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Project

Targeting regulatory B cells (Bregs) to improve anti-bladder cancer immunity

Funder: Bladder Cancer Advocacy Network

Funding period
USD 50 K
Funding amount
Abstract
Immunotherapy has transformed treatment for patients with urothelial carcinoma of the bladder (UCB) by blocking immune ‘checkpoint pathways’ that impede successful anti-tumor immunity. Unfortunately, most patients with metastatic UCB do not have a clinical response to immunotherapy, and will die of their disease. Resistance to immunotherapy is likely driven by immune suppression that prevents anti-tumor immunity. Therefore, an understanding of mechanisms driving immunosuppression is needed to develop new therapies for metastatic UCB. Recently, B cells have been implicated in the response to immunotherapy in several cancers. In advanced melanoma, high expression of an intratumoral pan-B cell gene signature associates with response to immunotherapy, but expression of a signature consistent with immune suppressive B cells (Bregs) correlates with lack of response. Limited data also indicates that both stimulatory B cells and Bregs can modulate UCB pathogenesis. My preliminary data shows that in a model of UCB, tumors grow more slowly in mice lacking B cells, suggesting a subset of Bregs may suppress immunity in UCB. Therefore, my central hypothesis is that while stimulatory B cells can provoke an anti-tumor response in UCB, Bregs can inhibit immunity. These Bregs can be targeted to improve survival. To test my central hypothesis, I propose these Specific Aims: Aim 1: Define how eliminating Bregs impact tumor growth in murine UCB models.Aim 2: Define B cell-associated transcriptional signatures associated with clinically-aggressive biology and resistance to immunotherapy. To complete the proposed work, we will use genetic and pharmacologic techniques to eliminate B cells and Bregs in mouse models, and therapy responsive and resistant tumors from patients with UCB. We expect that the proposed research will have strong impact in UCB by identifying novel methods to target Bregs that can be quickly transitioned to clinical trials.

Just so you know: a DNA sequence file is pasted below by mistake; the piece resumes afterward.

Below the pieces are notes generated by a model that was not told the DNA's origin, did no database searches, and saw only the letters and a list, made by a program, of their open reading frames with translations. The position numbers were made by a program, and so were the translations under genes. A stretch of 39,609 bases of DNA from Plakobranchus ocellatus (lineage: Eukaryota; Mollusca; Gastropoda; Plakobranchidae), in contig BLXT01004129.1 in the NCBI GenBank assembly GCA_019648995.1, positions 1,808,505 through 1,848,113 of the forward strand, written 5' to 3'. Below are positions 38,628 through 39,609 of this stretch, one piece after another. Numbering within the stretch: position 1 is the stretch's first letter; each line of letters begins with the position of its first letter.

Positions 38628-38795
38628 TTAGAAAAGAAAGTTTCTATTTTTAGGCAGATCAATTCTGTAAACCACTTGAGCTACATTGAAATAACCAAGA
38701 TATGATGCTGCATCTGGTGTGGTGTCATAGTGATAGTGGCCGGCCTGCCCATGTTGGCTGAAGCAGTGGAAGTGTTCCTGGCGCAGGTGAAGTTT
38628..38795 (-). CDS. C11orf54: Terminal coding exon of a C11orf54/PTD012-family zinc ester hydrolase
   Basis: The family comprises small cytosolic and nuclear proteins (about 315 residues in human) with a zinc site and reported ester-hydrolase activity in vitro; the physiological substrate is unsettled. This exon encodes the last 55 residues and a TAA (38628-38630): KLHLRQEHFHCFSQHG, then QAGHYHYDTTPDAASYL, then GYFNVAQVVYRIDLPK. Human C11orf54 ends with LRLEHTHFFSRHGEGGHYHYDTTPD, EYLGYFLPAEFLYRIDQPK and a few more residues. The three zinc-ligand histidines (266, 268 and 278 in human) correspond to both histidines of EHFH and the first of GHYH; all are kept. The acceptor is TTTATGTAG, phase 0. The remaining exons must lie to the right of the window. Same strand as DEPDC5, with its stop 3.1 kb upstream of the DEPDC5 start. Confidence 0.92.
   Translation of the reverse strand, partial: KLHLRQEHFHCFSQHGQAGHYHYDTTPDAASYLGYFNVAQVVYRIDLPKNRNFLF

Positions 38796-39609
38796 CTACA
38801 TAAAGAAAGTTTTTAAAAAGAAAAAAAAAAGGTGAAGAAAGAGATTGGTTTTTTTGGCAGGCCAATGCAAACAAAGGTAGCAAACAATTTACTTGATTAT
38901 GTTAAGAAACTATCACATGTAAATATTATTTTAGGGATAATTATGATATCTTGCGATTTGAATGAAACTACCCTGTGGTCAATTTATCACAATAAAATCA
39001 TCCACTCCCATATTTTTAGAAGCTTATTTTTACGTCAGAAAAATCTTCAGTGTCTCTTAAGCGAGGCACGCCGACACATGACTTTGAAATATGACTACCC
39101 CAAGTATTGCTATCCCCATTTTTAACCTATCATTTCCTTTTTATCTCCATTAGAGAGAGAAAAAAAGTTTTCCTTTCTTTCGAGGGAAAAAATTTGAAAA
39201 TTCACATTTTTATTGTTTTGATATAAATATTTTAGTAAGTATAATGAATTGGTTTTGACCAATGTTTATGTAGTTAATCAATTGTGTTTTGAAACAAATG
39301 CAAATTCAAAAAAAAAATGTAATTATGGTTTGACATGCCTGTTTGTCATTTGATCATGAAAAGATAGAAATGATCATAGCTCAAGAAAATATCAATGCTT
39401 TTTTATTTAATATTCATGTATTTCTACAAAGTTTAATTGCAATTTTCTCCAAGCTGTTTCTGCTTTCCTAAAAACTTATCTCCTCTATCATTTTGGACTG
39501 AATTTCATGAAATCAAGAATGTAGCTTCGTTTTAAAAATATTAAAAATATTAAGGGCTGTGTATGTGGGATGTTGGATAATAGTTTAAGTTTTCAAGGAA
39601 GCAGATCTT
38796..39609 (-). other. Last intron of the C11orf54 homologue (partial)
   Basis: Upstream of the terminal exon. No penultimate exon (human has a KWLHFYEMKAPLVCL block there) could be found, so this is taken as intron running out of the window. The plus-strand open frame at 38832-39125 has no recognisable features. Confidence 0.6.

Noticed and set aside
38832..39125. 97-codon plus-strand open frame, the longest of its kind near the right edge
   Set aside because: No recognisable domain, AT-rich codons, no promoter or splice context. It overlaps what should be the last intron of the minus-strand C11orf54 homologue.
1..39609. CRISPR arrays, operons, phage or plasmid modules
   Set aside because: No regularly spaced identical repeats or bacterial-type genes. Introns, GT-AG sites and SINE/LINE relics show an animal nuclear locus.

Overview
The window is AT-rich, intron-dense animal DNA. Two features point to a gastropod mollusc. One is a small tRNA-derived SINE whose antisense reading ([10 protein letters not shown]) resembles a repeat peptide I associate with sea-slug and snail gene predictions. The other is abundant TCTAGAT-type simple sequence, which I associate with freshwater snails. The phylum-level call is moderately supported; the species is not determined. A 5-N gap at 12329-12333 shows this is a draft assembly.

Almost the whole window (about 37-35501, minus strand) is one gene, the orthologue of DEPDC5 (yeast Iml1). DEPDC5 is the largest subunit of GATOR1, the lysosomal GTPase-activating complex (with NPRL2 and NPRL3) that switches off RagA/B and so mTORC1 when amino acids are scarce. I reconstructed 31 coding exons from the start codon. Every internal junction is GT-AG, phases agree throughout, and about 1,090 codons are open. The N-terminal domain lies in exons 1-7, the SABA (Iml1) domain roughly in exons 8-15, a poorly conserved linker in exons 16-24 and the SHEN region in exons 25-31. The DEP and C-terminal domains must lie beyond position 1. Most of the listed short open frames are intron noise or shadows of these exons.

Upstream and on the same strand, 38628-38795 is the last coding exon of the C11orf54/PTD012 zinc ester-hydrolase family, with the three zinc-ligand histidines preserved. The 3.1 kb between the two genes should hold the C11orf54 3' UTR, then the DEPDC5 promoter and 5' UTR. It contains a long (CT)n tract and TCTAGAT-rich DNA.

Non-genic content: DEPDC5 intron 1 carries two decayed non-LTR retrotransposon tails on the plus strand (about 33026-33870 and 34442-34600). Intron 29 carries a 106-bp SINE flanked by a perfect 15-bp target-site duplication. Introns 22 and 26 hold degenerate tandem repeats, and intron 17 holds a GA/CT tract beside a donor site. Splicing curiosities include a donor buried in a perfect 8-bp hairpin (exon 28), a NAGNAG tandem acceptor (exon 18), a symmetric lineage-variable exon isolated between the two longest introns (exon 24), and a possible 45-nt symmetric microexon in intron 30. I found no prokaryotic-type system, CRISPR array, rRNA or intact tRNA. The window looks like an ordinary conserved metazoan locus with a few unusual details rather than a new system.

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System

Categories
  • FOR (ANZSRC)

    1107 Immunology

  • FOR (ANZSRC)

    1112 Oncology and Carcinogenesis

  • RCDC

    Cancer

  • RCDC

    Genetics

  • RCDC

    Immunization

  • RCDC

    Vaccine Related

  • HRCS HC

    Cancer

  • HRCS RAC

    2.1 Biological and endogenous factors

  • HRCS RAC

    5.1 Pharmaceuticals

  • Health Research Areas

    Biomedical

  • Broad Research Areas

    Clinical Medicine and Science